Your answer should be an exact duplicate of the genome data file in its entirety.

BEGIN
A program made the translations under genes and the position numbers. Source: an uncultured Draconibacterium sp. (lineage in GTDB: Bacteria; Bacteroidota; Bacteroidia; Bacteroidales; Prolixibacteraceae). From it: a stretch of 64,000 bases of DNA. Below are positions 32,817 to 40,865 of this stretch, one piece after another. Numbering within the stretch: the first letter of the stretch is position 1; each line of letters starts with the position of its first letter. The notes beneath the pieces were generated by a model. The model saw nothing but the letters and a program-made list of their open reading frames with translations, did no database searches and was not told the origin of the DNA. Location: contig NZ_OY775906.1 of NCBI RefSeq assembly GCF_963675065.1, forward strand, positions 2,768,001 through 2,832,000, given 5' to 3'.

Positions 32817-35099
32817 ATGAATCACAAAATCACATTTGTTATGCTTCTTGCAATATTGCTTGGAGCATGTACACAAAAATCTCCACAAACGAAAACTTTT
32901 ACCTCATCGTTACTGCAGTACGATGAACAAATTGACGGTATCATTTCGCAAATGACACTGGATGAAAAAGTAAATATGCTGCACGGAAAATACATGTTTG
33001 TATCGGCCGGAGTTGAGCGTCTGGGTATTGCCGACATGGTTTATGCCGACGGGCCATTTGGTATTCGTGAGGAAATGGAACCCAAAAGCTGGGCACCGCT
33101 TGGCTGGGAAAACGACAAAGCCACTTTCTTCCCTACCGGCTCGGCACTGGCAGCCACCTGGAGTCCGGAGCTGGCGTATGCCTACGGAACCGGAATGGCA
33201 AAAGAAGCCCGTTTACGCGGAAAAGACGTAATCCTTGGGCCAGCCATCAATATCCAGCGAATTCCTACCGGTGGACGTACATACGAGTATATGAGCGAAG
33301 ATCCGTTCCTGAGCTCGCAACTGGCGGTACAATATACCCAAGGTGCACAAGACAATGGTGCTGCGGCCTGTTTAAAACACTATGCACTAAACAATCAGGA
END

A program made the translations under genes and the position numbers. Source: an uncultured Draconibacterium sp. (lineage in GTDB: Bacteria; Bacteroidota; Bacteroidia; Bacteroidales; Prolixibacteraceae). From it: a stretch of 64,000 bases of DNA. Below are positions 32,817 to 40,865 of this stretch, one piece after another. Numbering within the stretch: the first letter of the stretch is position 1; each line of letters starts with the position of its first letter. The notes beneath the pieces were generated by a model. The model saw nothing but the letters and a program-made list of their open reading frames with translations, did no database searches and was not told the origin of the DNA. Location: contig NZ_OY775906.1 of NCBI RefSeq assembly GCF_963675065.1, forward strand, positions 2,768,001 through 2,832,000, given 5' to 3'.

Positions 32817-35099
32817 ATGAATCACAAAATCACATTTGTTATGCTTCTTGCAATATTGCTTGGAGCATGTACACAAAAATCTCCACAAACGAAAACTTTT
32901 ACCTCATCGTTACTGCAGTACGATGAACAAATTGACGGTATCATTTCGCAAATGACACTGGATGAAAAAGTAAATATGCTGCACGGAAAATACATGTTTG
33001 TATCGGCCGGAGTTGAGCGTCTGGGTATTGCCGACATGGTTTATGCCGACGGGCCATTTGGTATTCGTGAGGAAATGGAACCCAAAAGCTGGGCACCGCT
33101 TGGCTGGGAAAACGACAAAGCCACTTTCTTCCCTACCGGCTCGGCACTGGCAGCCACCTGGAGTCCGGAGCTGGCGTATGCCTACGGAACCGGAATGGCA
33201 AAAGAAGCCCGTTTACGCGGAAAAGACGTAATCCTTGGGCCAGCCATCAATATCCAGCGAATTCCTACCGGTGGACGTACATACGAGTATATGAGCGAAG
33301 ATCCGTTCCTGAGCTCGCAACTGGCGGTACAATATACCCAAGGTGCACAAGACAATGGTGCTGCGGCCTGTTTAAAACACTATGCACTAAACAATCAGGA